<tag datasource="animals.rdf" > <template> <rule> <conditions> ... </conditions> <action> ... </action> </rule> <rule> .....etc...
To use an XML document into a XUL application, a script is required to convert
XML to RDF.
The script has to use an RDF element as model, and will generate all other ones for each element in the XML document.
By using RDF, you can create complete lists and trees, with just the first
element defined. For each entry in the RDF file, one element will be displayed.
To make the interface so dynamic you have just to enclose the widget between these tags:
<template> ... template>
The RDF document is given by the datasource attribute. It is an attribute of the whole table or tree. The uri attribute marks the XUL element as being a line to display and the # sign followed by an RDF tag or attribute denotes the data to insert.
<tree datasource="animals.rdf"> <template> <treechildren> <treeitem uri="rdf:*"> <treerow> <treecell label="rdf:rdf#name"/> <treecell label="rdf:rdf#species"/> </treerow> </treeitem> </treechildren> </template> </tree>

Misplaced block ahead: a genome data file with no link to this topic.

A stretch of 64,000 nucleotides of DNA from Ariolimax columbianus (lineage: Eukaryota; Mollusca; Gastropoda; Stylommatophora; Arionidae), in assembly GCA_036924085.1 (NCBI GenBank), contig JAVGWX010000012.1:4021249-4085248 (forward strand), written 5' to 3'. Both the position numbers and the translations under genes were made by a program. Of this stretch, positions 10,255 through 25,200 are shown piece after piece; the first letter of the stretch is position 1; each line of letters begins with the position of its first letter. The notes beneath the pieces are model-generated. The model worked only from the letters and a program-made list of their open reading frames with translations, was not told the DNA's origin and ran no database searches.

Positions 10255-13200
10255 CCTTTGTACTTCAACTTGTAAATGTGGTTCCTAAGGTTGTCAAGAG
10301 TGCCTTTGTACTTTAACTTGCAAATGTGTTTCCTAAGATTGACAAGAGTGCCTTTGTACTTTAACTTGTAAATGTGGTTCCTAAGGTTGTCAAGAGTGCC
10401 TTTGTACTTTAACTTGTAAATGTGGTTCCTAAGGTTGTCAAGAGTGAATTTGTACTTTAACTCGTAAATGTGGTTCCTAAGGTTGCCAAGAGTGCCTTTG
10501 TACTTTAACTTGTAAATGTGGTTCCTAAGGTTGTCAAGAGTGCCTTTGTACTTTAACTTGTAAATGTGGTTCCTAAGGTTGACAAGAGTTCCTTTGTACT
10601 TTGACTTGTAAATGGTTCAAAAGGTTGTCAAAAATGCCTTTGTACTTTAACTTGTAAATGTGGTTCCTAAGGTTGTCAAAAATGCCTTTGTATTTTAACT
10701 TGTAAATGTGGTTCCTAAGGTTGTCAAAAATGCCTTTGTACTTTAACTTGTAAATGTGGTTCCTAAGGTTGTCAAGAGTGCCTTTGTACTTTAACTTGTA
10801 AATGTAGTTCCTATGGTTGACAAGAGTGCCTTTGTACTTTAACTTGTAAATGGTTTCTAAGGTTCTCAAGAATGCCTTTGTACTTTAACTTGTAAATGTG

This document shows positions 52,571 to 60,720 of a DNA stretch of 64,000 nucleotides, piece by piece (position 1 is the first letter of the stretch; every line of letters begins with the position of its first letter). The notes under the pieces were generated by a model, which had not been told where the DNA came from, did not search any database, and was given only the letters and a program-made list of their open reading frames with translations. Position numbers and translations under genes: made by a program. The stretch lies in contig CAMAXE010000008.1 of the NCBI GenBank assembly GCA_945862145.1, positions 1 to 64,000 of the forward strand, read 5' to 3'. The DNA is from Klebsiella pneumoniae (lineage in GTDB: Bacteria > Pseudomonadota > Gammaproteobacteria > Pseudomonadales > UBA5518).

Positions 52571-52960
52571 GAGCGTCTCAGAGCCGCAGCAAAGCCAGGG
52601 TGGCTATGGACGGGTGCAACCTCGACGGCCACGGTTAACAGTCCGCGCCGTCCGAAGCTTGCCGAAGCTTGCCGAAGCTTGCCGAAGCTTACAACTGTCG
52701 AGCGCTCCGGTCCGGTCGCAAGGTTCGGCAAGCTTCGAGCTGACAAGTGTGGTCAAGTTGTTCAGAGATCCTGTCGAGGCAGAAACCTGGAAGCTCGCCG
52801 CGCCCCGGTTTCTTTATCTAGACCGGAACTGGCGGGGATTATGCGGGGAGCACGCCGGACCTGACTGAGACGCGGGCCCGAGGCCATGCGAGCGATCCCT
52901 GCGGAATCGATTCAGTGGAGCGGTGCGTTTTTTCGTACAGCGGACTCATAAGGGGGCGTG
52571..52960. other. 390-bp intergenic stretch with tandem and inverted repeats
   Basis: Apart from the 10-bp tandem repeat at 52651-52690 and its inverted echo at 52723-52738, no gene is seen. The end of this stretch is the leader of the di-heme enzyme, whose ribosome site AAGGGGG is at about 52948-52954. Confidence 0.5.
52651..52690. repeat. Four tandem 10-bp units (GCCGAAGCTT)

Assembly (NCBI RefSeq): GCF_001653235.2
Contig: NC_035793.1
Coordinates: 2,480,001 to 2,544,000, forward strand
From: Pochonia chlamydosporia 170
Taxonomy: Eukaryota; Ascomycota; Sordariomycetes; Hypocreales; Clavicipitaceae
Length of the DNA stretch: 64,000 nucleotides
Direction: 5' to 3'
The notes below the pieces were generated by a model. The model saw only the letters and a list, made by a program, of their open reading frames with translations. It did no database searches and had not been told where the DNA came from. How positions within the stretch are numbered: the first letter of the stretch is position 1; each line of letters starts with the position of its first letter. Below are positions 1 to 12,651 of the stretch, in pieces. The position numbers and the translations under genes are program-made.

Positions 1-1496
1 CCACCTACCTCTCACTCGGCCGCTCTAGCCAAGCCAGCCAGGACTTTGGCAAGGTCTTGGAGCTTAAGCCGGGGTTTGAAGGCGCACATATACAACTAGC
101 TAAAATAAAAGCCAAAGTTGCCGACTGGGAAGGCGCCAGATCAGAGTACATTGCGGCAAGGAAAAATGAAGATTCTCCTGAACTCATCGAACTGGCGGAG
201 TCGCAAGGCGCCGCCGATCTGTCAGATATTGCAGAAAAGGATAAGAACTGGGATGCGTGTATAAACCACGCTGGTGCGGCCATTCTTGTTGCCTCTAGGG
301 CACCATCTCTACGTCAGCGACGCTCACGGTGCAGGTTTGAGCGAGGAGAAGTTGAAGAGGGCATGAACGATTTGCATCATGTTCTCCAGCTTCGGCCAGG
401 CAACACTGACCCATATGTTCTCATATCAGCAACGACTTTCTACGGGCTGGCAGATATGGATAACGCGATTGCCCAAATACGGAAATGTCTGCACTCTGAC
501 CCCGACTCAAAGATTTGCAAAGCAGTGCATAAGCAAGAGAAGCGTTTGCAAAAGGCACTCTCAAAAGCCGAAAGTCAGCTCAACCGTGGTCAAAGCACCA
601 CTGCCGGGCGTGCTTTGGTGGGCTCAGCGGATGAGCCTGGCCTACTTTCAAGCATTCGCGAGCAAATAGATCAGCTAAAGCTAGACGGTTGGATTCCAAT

The RDF name space is added for data tags, as here tags are XUL's tag by default.
RDF is one of the formats used to create RSS feeds: "RDF Site Summary". The RSS 1.0 Tutorial describes an exemple of use of the RDF format for creating a syndication feed.
It is a standard name space to describe oeuvres or documents.
The short name is dc and elements are: author, title, subject, etc.
<dc:author> Shakespeare </dc:author>
RDF is derived from XML and for those who prefer the C-Like syntaxe, another format, JSON-LD (JSON for Linked Data) has been defined by the W3C as an alternative to RDF. Like RDF, it allows to describe in the documents how data are connected.
See: JSON-LD. Documentation and specification ot this alternative format.